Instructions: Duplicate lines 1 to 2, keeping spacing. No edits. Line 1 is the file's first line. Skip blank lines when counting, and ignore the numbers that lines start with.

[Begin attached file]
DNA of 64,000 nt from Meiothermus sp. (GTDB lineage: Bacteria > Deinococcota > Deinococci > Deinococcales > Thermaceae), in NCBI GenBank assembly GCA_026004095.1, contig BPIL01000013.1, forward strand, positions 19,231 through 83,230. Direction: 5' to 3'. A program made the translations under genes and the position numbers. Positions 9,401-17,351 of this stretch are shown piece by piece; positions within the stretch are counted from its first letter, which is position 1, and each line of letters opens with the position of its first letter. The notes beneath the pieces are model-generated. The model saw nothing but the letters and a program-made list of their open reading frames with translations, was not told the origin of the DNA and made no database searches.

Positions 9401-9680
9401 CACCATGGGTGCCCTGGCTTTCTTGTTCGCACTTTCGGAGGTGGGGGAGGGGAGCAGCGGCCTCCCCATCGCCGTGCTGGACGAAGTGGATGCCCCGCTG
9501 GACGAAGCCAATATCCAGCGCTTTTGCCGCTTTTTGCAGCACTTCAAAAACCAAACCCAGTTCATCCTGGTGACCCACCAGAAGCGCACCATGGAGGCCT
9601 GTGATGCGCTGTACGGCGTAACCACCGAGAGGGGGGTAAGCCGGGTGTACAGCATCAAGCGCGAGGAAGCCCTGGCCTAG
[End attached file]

DNA of 64,000 nt from Meiothermus sp. (GTDB lineage: Bacteria > Deinococcota > Deinococci > Deinococcales > Thermaceae), in NCBI GenBank assembly GCA_026004095.1, contig BPIL01000013.1, forward strand, positions 19,231 through 83,230. Direction: 5' to 3'. A program made the translations under genes and the position numbers. Positions 9,401-17,351 of this stretch are shown piece by piece; positions within the stretch are counted from its first letter, which is position 1, and each line of letters opens with the position of its first letter. The notes beneath the pieces are model-generated. The model saw nothing but the letters and a program-made list of their open reading frames with translations, was not told the origin of the DNA and made no database searches.

Positions 9401-9680